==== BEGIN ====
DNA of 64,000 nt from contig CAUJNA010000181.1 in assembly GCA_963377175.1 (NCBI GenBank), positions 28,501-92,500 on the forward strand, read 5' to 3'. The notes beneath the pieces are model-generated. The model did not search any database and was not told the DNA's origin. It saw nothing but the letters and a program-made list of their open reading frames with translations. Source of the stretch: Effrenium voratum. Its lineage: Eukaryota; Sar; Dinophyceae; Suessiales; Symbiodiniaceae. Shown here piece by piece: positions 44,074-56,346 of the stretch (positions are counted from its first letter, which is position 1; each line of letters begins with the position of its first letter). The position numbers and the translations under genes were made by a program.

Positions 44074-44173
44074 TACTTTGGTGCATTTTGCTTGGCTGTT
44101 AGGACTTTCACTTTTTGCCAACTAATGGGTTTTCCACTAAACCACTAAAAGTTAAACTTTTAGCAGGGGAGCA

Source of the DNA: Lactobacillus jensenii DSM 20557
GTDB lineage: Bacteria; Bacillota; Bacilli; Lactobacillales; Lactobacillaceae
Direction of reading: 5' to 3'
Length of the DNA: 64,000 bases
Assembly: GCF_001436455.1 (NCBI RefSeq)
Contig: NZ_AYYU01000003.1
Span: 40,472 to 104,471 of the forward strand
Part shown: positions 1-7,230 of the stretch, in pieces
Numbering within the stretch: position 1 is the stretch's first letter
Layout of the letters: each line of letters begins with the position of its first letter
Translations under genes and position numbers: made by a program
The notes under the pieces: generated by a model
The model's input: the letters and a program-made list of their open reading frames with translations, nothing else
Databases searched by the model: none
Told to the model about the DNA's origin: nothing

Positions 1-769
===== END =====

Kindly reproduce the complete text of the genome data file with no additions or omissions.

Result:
DNA of 64,000 nt from contig CAUJNA010000181.1 in assembly GCA_963377175.1 (NCBI GenBank), positions 28,501-92,500 on the forward strand, read 5' to 3'. The notes beneath the pieces are model-generated. The model did not search any database and was not told the DNA's origin. It saw nothing but the letters and a program-made list of their open reading frames with translations. Source of the stretch: Effrenium voratum. Its lineage: Eukaryota; Sar; Dinophyceae; Suessiales; Symbiodiniaceae. Shown here piece by piece: positions 44,074-56,346 of the stretch (positions are counted from its first letter, which is position 1; each line of letters begins with the position of its first letter). The position numbers and the translations under genes were made by a program.

Positions 44074-44173
44074 TACTTTGGTGCATTTTGCTTGGCTGTT
44101 AGGACTTTCACTTTTTGCCAACTAATGGGTTTTCCACTAAACCACTAAAAGTTAAACTTTTAGCAGGGGAGCA

Source of the DNA: Lactobacillus jensenii DSM 20557
GTDB lineage: Bacteria; Bacillota; Bacilli; Lactobacillales; Lactobacillaceae
Direction of reading: 5' to 3'
Length of the DNA: 64,000 bases
Assembly: GCF_001436455.1 (NCBI RefSeq)
Contig: NZ_AYYU01000003.1
Span: 40,472 to 104,471 of the forward strand
Part shown: positions 1-7,230 of the stretch, in pieces
Numbering within the stretch: position 1 is the stretch's first letter
Layout of the letters: each line of letters begins with the position of its first letter
Translations under genes and position numbers: made by a program
The notes under the pieces: generated by a model
The model's input: the letters and a program-made list of their open reading frames with translations, nothing else
Databases searched by the model: none
Told to the model about the DNA's origin: nothing

Positions 1-769